84. Memorandum From the Deputy Assistant Secretary of State for Near Eastern and South Asian Affairs (Kennedy) to the Under Secretary of State (Dillon)1


  • Indus Waters Settlement

The current status of what the IBRD now calls the “Indus Basin Settlement Plan” is briefly:

1. “Heads of Agreement” have been accepted by both sides and good progress is being made by their lawyers in drafting the actual text of the treaty.2 The latter should be ready for signature by December 31.

The IBRD has furnished the friendly contributors the attached revised financial figures dated October 21 (Tab A).3 The new figures principally reflect (a) the engineers’ revised construction time table [Page 191] which calls for the work to be completed in eight instead of ten years, and (b) the $30 million contribution of Germany and an additional “requirements item” of $29 million for “Reserve for Escalation”.

Mr. Iliff called a meeting last week to discuss with the contributors the necessity of satisfying Pakistan that their promises of financial help were firm enough to permit Pakistan to sign a treaty by which it would surrender forever its rights to the waters of the eastern rivers.4 As far as the United States was concerned, Mr. Iliff hoped that (a) the DLF might handle its $70 million loan in a way which would constitute as “firm” a commitment as the IBRD’s own loan of $80 million would be and (b) the United States together with other friendly governments would provide $120 million of their grant payments during the first three years of the project. In effect this would mean that the contributors would be asked by the Indus Basin Development Fund to provide $13 million in grants during the year beginning April 1, 1960, instead of $8 million in grants to be supplemented by IBRD and DLF loan call-ups of $5 million as set forth in the Bank’s memorandum of October 21. The United States share would be 58.18 per cent or roughly $7.4 million. A summary of the problem is contained under Tab B.


That I be authorized to inform Mr. Iliff confidentially along the following lines:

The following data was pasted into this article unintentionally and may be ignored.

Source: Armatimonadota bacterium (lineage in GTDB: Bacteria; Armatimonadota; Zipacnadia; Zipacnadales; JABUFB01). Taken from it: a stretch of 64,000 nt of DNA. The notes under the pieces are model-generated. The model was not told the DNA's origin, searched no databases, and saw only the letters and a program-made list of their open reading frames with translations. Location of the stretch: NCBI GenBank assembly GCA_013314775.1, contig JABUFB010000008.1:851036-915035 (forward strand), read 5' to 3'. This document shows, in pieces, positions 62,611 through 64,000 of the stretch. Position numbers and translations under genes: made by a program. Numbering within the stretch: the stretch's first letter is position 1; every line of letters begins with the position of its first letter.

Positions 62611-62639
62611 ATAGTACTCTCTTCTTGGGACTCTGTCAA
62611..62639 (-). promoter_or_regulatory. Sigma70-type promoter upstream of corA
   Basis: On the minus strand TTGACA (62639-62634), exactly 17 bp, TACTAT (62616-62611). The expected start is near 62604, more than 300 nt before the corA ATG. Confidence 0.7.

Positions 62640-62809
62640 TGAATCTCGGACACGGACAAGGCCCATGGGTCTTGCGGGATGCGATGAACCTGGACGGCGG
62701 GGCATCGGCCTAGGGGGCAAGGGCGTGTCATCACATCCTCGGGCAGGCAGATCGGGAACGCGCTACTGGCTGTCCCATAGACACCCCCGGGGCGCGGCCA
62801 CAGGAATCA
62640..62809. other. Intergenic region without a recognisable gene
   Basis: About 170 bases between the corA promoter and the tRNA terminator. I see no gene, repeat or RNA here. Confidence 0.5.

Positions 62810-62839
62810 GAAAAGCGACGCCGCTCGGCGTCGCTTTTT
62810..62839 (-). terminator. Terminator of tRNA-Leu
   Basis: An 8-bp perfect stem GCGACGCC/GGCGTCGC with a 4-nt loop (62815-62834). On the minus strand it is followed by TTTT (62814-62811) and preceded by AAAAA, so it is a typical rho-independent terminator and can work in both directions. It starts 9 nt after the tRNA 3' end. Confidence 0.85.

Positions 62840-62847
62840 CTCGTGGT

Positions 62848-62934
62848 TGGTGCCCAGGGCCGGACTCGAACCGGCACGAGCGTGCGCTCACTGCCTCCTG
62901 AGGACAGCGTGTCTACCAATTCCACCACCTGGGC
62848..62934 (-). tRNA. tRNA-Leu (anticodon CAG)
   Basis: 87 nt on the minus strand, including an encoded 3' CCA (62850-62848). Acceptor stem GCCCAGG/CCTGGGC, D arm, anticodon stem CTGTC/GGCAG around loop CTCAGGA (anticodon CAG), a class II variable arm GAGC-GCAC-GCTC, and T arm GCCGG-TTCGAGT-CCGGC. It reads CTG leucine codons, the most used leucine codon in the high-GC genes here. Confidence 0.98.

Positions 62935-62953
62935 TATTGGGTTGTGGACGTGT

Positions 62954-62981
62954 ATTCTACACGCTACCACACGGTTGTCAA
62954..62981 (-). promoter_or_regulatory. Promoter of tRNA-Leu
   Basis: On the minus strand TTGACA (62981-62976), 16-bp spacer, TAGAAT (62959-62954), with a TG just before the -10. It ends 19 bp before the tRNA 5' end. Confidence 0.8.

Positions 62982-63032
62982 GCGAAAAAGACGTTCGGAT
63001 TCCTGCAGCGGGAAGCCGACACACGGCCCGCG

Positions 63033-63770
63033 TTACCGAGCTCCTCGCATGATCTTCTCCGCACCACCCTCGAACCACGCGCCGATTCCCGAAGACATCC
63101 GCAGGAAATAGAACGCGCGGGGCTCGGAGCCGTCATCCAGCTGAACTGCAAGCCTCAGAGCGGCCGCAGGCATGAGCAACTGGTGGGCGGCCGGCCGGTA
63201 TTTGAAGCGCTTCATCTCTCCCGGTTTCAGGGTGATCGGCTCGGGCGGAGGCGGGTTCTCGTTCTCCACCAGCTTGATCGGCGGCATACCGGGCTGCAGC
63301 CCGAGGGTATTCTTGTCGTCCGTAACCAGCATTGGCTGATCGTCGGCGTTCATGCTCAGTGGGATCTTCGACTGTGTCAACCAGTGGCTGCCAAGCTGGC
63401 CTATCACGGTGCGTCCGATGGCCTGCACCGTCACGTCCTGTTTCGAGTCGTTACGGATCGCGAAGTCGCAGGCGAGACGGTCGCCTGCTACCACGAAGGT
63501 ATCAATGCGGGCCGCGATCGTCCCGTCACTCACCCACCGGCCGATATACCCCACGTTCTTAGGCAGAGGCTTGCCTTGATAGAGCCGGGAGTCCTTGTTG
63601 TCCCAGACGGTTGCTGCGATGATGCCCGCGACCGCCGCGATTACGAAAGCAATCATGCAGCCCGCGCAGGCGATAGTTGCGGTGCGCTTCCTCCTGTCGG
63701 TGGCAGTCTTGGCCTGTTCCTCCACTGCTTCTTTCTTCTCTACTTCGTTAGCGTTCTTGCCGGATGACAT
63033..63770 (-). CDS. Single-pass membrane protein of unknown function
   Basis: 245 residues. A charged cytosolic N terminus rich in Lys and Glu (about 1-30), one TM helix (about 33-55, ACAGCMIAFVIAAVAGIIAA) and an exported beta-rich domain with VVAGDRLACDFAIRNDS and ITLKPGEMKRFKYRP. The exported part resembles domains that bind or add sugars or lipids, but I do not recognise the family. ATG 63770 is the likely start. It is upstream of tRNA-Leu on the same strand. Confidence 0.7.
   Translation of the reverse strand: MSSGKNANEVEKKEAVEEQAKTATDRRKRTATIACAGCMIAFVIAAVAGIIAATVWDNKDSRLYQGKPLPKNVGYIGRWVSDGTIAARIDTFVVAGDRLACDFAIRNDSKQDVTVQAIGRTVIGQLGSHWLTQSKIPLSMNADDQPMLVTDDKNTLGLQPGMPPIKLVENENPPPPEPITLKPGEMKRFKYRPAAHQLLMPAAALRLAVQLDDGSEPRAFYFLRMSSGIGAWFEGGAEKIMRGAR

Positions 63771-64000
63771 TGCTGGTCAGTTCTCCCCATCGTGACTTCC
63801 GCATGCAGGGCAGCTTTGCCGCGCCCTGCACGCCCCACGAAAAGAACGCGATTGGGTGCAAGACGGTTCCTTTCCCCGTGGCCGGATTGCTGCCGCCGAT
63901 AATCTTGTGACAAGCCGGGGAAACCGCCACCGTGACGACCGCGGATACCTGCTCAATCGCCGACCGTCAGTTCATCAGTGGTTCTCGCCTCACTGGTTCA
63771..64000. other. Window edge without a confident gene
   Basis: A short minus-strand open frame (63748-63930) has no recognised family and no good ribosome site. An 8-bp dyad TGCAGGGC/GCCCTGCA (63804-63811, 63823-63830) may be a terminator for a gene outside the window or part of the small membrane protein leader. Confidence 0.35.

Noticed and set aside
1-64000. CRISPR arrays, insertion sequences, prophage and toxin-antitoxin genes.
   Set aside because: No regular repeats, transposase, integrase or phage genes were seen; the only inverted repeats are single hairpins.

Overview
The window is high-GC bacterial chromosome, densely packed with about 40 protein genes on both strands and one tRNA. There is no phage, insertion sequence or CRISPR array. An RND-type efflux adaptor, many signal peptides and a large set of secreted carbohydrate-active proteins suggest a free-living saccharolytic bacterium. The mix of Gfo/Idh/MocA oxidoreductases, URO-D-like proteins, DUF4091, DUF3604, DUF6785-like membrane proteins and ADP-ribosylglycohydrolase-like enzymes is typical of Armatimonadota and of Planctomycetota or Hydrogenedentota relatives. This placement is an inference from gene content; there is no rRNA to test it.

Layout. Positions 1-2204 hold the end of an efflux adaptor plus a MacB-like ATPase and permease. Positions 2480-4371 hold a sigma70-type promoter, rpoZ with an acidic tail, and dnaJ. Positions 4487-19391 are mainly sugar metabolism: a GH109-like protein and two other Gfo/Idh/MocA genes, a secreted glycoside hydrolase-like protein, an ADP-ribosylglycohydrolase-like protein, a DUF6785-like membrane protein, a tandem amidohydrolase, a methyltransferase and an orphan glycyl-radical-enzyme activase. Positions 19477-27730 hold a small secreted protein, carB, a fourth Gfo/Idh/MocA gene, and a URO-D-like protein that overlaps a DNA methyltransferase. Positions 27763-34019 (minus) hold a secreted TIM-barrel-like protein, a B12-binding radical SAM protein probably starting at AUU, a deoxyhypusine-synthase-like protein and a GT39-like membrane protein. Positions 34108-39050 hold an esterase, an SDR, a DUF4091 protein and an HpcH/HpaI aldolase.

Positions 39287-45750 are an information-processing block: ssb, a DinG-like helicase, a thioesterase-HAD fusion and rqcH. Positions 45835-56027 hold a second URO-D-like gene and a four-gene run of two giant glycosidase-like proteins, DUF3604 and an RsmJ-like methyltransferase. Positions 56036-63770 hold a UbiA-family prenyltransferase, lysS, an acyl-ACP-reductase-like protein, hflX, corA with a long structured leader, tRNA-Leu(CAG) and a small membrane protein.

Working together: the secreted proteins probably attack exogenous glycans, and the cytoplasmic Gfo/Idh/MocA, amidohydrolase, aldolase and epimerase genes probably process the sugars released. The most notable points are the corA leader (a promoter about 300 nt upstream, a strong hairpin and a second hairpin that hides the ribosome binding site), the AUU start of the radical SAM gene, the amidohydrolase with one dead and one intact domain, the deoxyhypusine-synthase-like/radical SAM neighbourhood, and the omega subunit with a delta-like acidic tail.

The United States Government at the highest level has determined that it would contribute an amount not to exceed $517 million in grant and loan assistance towards the construction of the system of works proposed by the World Bank in its plan for settlement of the Indus waters question. This is contingent on similar assistance by other friendly governments and is subject to availability of funds.
It has been decided to include in the Mutual Security legislation for fiscal ‘61 a provision which will, if adopted, put Congress on record in support of the Indus waters plan.
Included in the Administration’s foreign aid program for fiscal ‘61 will be a request to Congress to appropriate the amount of grant funds required as the United States share during the first construction year 1960–61.
You stand ready to support with the DLF the indicated loan to Pakistan of $70 million at such time as these funds will be required.
That I also be authorized to inform the Government of Pakistan along the above lines at such time as, in consultation with Mr. Iliff, appears appropriate.5
  1. Source: Department of State, Central Files, 690D.91322/11–659. Secret. Drafted by Bartlett and Kennedy and concurred in by U/MSC, L/MSC, E, and L.
  2. Iliff had recently transmitted to the Department of State the draft text of a Heads of Agreement for an international treaty on the Indus Waters. A copy of the draft agreement was attached to a memorandum from Hart to Dillon, dated September 28. (Ibid., 690D.91322–2859)
  3. Not printed.
  4. A summary record of this meeting, which was held at the IBRD on October 26, was attached to the source text as Tab ? but is not printed.
  5. Dillon initialed his approval of all of these recommendations; in recommendation 1, however, he crossed out the phrase “at the highest level.”